washingtonpost.com  > Technology > Special Reports > Telecom

Quick Quotes

Qwest Tells MCI Stockholders That Its Offer Beats Verizon's

By Yuki Noguchi
Washington Post Staff Writer
Wednesday, March 2, 2005; Page E05

Qwest Communications International Inc. yesterday took its case to acquire MCI Inc. to the Ashburn-based company's shareholders.

Qwest chief executive Richard C. Notebaert said its $8 billion bid is superior to the one from Verizon Communications Inc. that MCI's board of directors has accepted.


Qwest Communications International chief executive Richard C. Notebaert after yesterday's meeting with analysts and shareholders. (David Karp -- Bloomberg News)

_____Post 200 Profile_____
MCI Inc.
_____MCI Coverage_____
Prosecution Says Ebbers Had Motive, Led Fraud (The Washington Post, Mar 3, 2005)
MCI to Evaluate Qwest Bid (The Washington Post, Mar 3, 2005)
A Clear Path to Consolidation (The Washington Post, Mar 3, 2005)
Story Archive and Company Background

"At a minimum, you'd have to say [Qwest's offer] has the potential to be superior" to Verizon's $6.75 billion cash-and-stock offer, Notebaert said at a meeting of more than 200 analysts and shareholders at the St. Regis Hotel in New York. "We feel it's superior," and the company would consider "tweaking" its offer further, he said at the meeting, which was broadcast on the Web.

Notebaert's pitch included a PowerPoint presentation about Qwest's financial plans for a combined company. It said more than $14 billion in expenses and 12,000 to 15,000 jobs would be cut. Verizon has said it would cut about 7,000 jobs after it acquired MCI.

Qwest's investor meeting was the latest tactic in an increasingly public battle between Qwest and Verizon for the loyalties of MCI shareholders. The Wall Street Journal published a commentary by Notebaert on Monday criticizing the Verizon-MCI deal as anti-competitive, to which Verizon responded harshly.

MCI is one of the last major telecommunications companies available for sale, and Denver-based Qwest -- considered the weakest of the regional phone companies -- views acquisition of MCI as critical to its future.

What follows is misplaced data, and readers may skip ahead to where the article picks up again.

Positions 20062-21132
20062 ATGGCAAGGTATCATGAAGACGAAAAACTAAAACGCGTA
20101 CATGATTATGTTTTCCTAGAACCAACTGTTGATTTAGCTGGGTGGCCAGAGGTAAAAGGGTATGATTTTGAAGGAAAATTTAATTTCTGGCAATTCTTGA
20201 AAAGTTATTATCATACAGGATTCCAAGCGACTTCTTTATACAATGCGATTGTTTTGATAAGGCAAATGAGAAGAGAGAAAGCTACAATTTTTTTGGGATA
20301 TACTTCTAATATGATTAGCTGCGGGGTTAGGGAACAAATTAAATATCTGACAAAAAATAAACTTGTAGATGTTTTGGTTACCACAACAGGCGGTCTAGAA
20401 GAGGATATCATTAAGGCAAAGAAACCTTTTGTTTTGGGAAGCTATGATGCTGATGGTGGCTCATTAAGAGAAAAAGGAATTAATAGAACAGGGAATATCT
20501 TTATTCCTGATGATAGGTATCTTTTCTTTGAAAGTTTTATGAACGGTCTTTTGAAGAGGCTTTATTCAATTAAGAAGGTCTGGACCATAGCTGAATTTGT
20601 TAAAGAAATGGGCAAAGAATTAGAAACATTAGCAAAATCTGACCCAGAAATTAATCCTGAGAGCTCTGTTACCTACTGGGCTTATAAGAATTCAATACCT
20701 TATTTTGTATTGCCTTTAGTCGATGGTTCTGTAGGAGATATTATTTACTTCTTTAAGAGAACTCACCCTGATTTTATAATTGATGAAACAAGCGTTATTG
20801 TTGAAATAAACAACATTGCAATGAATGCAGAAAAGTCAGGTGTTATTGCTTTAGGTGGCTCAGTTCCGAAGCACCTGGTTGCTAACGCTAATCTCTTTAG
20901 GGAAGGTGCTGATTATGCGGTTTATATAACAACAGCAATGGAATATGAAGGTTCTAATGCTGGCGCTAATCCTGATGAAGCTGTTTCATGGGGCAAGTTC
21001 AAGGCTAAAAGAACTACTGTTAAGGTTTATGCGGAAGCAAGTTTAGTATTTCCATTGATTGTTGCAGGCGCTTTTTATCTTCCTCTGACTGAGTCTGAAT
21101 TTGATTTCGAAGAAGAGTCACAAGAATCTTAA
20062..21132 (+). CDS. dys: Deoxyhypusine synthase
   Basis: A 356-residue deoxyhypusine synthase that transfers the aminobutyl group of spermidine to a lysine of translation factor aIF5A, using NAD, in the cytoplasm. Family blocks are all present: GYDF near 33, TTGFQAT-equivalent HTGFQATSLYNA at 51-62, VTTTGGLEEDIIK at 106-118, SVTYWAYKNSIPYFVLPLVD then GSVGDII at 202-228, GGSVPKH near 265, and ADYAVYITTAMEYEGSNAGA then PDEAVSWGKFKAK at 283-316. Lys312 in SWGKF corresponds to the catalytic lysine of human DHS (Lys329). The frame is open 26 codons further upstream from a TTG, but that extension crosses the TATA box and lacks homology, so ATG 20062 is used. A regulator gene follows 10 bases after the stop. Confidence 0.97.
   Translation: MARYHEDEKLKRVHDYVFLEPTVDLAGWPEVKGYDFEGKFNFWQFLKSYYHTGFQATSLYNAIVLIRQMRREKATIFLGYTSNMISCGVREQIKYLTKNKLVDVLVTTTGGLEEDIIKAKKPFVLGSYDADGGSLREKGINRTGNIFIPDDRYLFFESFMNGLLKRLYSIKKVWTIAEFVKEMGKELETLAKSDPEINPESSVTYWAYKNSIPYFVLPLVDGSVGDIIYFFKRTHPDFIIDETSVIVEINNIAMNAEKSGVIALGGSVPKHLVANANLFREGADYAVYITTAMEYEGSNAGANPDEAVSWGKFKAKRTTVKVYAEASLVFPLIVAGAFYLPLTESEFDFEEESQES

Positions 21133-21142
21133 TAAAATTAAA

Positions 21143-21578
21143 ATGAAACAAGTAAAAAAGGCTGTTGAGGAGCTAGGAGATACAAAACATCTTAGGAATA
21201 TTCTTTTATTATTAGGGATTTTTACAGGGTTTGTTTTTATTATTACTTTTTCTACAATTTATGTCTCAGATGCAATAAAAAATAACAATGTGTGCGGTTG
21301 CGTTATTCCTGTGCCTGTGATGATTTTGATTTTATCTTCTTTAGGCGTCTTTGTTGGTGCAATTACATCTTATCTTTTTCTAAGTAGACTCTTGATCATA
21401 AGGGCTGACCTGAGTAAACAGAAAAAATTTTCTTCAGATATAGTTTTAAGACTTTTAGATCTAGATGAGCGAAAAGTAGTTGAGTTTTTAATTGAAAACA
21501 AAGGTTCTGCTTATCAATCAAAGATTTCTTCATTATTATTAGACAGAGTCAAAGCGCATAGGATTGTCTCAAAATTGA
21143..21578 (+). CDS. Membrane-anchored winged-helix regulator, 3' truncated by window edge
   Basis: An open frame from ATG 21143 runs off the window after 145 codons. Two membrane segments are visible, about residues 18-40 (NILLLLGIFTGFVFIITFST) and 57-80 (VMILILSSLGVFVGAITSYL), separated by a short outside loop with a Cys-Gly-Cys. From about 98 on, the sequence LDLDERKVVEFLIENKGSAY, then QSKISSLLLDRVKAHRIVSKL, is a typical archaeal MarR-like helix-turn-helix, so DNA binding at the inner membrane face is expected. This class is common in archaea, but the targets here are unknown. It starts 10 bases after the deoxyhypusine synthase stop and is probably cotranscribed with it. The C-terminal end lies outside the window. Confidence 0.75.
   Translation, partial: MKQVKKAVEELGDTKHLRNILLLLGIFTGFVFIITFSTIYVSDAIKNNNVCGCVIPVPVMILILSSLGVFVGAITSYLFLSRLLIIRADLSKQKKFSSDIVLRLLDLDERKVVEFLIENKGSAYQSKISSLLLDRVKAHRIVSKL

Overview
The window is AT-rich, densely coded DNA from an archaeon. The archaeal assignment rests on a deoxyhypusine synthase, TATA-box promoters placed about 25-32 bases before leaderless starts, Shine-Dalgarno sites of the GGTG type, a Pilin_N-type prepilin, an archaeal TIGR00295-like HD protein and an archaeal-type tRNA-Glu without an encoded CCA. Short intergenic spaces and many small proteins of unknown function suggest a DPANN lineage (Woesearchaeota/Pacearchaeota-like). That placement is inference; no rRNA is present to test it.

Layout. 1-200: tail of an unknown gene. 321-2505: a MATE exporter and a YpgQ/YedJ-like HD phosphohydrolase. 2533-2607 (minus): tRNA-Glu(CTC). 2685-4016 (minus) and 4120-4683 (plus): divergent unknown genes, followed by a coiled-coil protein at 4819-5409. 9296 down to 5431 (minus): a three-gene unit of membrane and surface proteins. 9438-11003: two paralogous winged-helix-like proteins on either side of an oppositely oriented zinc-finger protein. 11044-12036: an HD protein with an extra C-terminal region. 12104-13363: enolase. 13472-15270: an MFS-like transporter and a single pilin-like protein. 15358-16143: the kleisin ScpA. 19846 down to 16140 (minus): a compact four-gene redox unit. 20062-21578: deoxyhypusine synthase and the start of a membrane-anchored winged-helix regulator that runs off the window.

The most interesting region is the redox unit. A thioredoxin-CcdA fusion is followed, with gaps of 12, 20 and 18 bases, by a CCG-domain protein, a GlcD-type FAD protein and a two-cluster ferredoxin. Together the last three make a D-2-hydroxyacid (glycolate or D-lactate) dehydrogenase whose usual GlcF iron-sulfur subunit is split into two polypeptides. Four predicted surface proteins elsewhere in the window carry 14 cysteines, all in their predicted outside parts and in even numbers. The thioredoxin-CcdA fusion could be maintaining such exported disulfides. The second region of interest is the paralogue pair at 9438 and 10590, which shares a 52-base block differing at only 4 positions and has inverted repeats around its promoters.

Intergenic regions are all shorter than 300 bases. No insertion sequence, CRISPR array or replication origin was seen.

This is not the first time MCI has been the subject of a bidding war. In 1997, WorldCom Inc. beat rival bidders GTE Corp. and British Telecom PLC to purchase MCI for $37 billion. After WorldCom's accounting scandal and Chapter 11 bankruptcy reorganization, the company renamed itself MCI and has been looking for a buyer.

Last month, MCI's board of directors spurned Qwest's first two offers and sided with Verizon, citing that company's stronger financial position and its better strategic assets. Qwest complained that its offer was not given a fair hearing and said it took phone calls from MCI shareholders who expressed interest in the higher Qwest offer. Last week, it submitted a retooled offer to MCI's board.

MCI Chairman Nicholas deB. Katzenbach responded in a letter dated yesterday, rejecting Qwest's claim that the MCI board did not fully entertain the offer.

"Over the past seven months, MCI and Qwest have had numerous discussions about possible transactions," Katzenbach wrote. "As you know, MCI and Qwest management and strategy teams have had 25 in-person meetings and more than 50 joint conference calls. Also, during this time, the MCI Board conducted 26 board meetings in which strategic options, including opportunities with Qwest, were discussed. Throughout this period, Qwest was given substantial access to MCI legal, financial, and operational information." MCI and its court-appointed monitor reviewed the offers and will review Qwest's most recent offer, Katzenbach said.


CONTINUED    1 2    Next >

© 2005 The Washington Post Company